“The only thing was at that time the bus took about two hours to get from Prestwick to Motherwell. That meant I would need to get away from school early.
“Thankfully, our headmaster was a football man. He knew my passion for the ‘Well mainly down to me wearing my ‘Well strip at every football practice and therefore agreed I could leave school early for the bus journey to Fir Park for the big game.”
Hopes of a memorable evening for the Steelmen were dampened in the early exchanges of the clash at Fir Park when Jimmy Pearce headed home Martin Chivers’ long throw to break the deadlock and extend Spurs’ aggregate advantage to 4-2.
Despite looking on the brink of exiting the competition to their star-studded opponents, Motherwell had other ideas. And the home crowd erupted six minutes before the break when Dixie Deans found Brian Heron, who raced through on goal before driving the ball beyond Jimmy Hancock in the away goal.
Hancock replaced the acclaimed Northern Irish keeper Jennings between the sticks for the second leg to make one of only three appearances for Spurs.
Jennings had conceded twice in the first fixture between the sides, and his understudy would be unable to thwart the ruthless ‘Well attack in the second half.
With 15 minutes remaining, Tom Donnelly fired Motherwell ahead with a long-range drive that nestled in the net via the post to level the scores on aggregate.
Fir Park was rocking, and the near 23,000 crowd would be celebrating again when the Steelmen captain Bobby Watson steered home to clinch victory and book a place in the last four.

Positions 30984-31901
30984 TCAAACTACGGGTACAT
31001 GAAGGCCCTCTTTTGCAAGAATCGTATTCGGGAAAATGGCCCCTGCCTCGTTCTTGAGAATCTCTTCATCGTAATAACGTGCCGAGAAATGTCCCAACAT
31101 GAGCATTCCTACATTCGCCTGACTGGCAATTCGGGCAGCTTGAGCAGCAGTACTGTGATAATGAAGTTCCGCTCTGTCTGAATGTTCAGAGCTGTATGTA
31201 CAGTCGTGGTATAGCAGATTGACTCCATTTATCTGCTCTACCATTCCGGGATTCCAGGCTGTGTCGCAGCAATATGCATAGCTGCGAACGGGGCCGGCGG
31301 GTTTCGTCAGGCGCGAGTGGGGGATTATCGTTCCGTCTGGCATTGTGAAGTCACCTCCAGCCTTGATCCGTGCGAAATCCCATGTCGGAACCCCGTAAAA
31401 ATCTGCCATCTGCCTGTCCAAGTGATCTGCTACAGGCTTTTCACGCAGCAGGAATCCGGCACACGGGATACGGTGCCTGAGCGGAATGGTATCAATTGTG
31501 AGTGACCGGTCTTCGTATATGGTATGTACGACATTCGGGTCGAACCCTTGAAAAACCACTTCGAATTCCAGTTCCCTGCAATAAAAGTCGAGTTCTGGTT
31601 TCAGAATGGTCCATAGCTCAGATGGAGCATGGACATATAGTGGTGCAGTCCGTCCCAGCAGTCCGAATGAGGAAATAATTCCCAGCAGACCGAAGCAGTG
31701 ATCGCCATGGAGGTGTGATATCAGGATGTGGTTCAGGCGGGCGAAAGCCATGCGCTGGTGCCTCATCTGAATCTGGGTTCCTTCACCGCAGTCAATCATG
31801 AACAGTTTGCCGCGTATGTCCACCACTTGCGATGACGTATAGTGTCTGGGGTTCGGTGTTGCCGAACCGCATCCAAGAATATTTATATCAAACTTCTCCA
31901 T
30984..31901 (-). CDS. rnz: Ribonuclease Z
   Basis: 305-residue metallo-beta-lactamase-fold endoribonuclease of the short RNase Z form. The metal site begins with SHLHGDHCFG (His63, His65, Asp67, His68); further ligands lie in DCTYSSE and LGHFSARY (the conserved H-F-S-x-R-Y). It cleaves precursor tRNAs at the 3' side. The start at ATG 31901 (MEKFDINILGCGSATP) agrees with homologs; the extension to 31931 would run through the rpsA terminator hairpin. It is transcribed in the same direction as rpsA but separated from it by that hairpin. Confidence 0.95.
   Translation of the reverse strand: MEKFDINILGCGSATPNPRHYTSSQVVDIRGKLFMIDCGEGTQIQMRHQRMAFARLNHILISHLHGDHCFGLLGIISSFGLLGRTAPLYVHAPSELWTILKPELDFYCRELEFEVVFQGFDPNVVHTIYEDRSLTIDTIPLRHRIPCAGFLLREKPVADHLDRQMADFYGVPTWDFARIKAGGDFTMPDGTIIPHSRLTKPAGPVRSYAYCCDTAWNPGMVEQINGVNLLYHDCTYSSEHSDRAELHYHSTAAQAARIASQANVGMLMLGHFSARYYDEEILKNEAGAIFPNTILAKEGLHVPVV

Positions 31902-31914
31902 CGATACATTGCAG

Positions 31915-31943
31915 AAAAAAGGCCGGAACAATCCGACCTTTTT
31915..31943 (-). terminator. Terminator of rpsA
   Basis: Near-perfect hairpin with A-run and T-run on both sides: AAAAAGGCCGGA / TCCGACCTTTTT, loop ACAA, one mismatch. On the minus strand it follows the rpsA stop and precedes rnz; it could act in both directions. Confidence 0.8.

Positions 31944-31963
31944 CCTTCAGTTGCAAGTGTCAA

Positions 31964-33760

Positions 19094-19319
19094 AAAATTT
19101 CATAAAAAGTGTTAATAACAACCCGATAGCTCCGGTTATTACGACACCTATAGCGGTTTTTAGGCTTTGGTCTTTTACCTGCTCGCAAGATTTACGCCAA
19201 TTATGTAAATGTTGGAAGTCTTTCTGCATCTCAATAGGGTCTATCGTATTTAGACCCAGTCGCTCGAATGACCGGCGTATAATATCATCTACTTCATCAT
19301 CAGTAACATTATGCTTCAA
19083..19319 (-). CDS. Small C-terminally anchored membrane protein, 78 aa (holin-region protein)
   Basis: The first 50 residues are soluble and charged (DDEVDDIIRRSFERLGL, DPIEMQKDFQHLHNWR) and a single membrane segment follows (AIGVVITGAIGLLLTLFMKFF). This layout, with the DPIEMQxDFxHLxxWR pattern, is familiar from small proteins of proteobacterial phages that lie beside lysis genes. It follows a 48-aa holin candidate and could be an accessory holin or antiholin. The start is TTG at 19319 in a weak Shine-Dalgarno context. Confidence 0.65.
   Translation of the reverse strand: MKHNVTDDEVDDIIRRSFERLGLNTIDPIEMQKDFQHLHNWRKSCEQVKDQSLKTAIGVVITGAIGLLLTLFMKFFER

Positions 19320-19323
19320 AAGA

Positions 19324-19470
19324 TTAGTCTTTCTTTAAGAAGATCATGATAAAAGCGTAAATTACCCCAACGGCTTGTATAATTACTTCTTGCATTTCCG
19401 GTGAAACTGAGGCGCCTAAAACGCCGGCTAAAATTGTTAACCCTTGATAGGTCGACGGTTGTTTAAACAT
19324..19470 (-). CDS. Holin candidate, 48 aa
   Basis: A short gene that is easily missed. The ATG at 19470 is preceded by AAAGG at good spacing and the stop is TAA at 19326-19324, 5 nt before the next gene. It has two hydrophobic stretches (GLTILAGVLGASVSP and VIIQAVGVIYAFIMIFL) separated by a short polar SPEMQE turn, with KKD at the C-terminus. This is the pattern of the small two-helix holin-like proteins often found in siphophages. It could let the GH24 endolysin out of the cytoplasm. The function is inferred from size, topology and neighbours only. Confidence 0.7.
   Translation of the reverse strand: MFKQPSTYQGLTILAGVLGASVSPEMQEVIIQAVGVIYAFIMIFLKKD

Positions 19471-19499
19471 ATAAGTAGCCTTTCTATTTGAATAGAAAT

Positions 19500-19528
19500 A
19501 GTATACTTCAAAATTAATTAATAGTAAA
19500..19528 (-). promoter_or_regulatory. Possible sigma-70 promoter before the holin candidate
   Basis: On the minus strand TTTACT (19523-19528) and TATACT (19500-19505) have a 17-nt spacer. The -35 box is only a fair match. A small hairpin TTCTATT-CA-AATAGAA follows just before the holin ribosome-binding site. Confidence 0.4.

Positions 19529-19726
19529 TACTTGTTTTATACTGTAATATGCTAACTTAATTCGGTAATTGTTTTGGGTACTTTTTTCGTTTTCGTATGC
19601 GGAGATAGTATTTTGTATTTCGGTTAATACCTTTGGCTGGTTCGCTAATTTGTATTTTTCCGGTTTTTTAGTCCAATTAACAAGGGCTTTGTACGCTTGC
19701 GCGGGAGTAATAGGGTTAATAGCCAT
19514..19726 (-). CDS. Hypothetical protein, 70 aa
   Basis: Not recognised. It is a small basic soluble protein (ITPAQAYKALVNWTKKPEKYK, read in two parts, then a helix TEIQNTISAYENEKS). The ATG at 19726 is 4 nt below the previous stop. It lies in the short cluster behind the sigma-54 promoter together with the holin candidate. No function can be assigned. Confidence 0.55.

“The people that were there will remember it forever,” beamed Whiteford. “We really had great footballers. We took on the same attitude as the Ancell Babes. We had the ability and the belief that we could play good football and get results.
“It’s incredible to think that 50 years have passed since that night and unfortunately we’ve not got everyone here with us to mark the anniversary.
“The likes of Joe Wark and Tam Forsyth have sadly passed away, and it’s sad to consider that some of the guys who played in that terrific football match are no longer with us.”
Graham recalls a similarly exhilarating occasion. A day that began with leaving school early and a long bus journey accompanied by his gran, who would have to endure detailed analysis of what might happen at Fir Park later that night, had ended in the euphoria of witnessing one of the most famous victories in the club’s history.
“I still remember how quickly the journey in my dad’s car back to Prestwick flew by,” he added. “I was on such a high having seen my team overcome an English giant with six full internationals in their side.
“It’s an evening that I’ll never forget, and I’m so thankful that I was one of the supporters inside the ground for what was a historic victory.”
The first Texaco Cup was set up for teams that had not qualified for European competition from England, Ireland and Scotland. It featured the likes of Nottingham Forrest, Wolves, West Brom and Shamrock Rovers, as well as Airdrie, Dundee, Dunfermline, Hearts and Morton from north of the border.
It was one of the first club competitions to receive sponsorship, with American petroleum company Texaco ploughing in £100,000 – ensuring it was lucrative not only for the teams taking part, but also the players.
“I think the Texaco Cup captured the imagination of everybody, fans and players alike,” Whiteford added. “It was one of the first sponsored tournaments, and the bonuses were absolutely amazing.
“Just to put you in the picture, the wages at that time were about £35 to £40 a week, and we got a £10 bonus for each point in a league game.
“For beating Stoke, we got a bonus of £250 and then £300 for beating Tottenham. At least the board were magnanimous enough to pass some of the money on to the players for going out and winning the game.